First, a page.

Of 200 caecilians tested, 58 were found to be positive for the fungus, many which later died.
The news that the wormlike creatures can die from the fungus came from English scientists at the Natural History Museum and the Zoological Society of London. They captured more than 200 specimens from five countries representing 29 different species of the elusive creatures and tested them for Batrachochytrium dendrobatidis. Of the 200 specimens tested, 58 tested positive for the fungus (30 percent of total collected), with many later dying of chytridiomycosis.
"The fungus was known to infect and potentially kill both the other major groups of amphibians, but we did not know if it definitively could infect caecilians in the wild, and whether it could potentially also kill them," Museum zoologist and lead researcher David Gower said in a Natural History Museum news release. "We now know both of these are the case and so this potentially major threat needs to be taken into consideration in caecilian conservation biology."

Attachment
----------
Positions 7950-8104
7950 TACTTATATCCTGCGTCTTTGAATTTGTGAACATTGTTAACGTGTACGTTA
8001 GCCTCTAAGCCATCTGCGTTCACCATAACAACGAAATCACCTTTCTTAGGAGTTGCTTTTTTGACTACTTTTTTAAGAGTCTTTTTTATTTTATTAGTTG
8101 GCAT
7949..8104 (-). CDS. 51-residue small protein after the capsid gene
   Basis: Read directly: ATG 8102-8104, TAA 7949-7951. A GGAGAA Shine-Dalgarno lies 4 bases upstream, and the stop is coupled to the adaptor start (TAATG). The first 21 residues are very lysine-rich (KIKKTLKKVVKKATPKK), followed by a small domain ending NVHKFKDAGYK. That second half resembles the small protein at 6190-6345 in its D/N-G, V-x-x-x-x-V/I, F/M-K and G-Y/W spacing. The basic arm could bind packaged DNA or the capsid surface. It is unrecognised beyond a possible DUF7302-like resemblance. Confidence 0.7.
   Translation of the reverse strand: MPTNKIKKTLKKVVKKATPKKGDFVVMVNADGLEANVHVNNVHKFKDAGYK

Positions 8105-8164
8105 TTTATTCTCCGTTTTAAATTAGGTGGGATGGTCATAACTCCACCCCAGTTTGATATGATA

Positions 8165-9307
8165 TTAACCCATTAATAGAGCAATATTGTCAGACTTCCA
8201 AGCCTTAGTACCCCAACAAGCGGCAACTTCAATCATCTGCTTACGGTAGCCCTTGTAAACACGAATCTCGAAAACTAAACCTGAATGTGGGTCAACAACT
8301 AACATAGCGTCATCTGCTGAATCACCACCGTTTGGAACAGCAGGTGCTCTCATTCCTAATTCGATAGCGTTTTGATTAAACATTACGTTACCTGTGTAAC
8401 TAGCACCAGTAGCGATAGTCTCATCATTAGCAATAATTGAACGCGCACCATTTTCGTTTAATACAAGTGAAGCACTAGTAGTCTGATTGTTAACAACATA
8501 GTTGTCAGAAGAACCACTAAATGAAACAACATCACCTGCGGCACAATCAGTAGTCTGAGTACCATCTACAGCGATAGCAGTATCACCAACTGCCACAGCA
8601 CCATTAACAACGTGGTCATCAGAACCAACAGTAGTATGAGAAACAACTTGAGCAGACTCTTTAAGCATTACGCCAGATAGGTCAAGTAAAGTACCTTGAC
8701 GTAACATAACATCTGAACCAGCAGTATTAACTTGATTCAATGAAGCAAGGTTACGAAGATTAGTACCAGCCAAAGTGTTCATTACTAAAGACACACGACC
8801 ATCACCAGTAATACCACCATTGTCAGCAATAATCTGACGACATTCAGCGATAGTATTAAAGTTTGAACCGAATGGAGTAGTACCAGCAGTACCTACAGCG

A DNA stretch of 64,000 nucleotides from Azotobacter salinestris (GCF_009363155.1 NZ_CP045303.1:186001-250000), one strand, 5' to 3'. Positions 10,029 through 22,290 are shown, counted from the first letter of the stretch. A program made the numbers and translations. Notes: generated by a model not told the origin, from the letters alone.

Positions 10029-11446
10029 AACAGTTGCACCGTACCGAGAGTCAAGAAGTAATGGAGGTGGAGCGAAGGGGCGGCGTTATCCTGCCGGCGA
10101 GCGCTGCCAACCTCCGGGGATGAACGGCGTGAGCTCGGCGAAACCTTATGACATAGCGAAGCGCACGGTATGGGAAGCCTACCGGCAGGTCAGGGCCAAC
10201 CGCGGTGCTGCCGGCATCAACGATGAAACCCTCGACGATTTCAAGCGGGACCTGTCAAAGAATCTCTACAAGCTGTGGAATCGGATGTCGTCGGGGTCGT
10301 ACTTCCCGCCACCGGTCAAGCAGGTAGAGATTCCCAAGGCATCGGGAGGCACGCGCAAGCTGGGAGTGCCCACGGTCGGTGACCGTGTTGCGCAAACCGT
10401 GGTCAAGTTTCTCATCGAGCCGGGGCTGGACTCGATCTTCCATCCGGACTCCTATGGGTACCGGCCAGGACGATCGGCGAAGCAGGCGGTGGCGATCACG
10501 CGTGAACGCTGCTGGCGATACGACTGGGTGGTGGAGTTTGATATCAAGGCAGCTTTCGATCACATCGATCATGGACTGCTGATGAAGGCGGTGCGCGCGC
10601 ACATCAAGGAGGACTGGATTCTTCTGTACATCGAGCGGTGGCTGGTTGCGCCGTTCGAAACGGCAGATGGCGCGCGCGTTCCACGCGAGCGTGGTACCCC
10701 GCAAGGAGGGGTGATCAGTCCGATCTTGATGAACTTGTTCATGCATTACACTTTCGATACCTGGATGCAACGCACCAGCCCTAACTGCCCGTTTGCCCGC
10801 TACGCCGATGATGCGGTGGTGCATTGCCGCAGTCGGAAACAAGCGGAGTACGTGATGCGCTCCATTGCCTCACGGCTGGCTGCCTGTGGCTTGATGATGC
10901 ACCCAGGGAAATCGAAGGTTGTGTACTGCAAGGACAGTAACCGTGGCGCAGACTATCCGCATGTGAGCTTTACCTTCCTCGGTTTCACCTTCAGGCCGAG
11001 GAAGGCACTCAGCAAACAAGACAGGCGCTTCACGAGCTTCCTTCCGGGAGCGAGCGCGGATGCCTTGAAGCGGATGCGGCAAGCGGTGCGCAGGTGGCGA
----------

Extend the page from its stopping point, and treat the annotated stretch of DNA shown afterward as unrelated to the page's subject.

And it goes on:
The research shows that all major groups of amphibians are infected by the chytrid fungus, and the previous notion that it spread via water is also incorrect as caecilians live in the soil and underground. The fungus is a parasite that lives in the outer skin layers of amphibians, damaging the protein keratin in the amphibian's skin, preventing the animal from breathing and taking in water.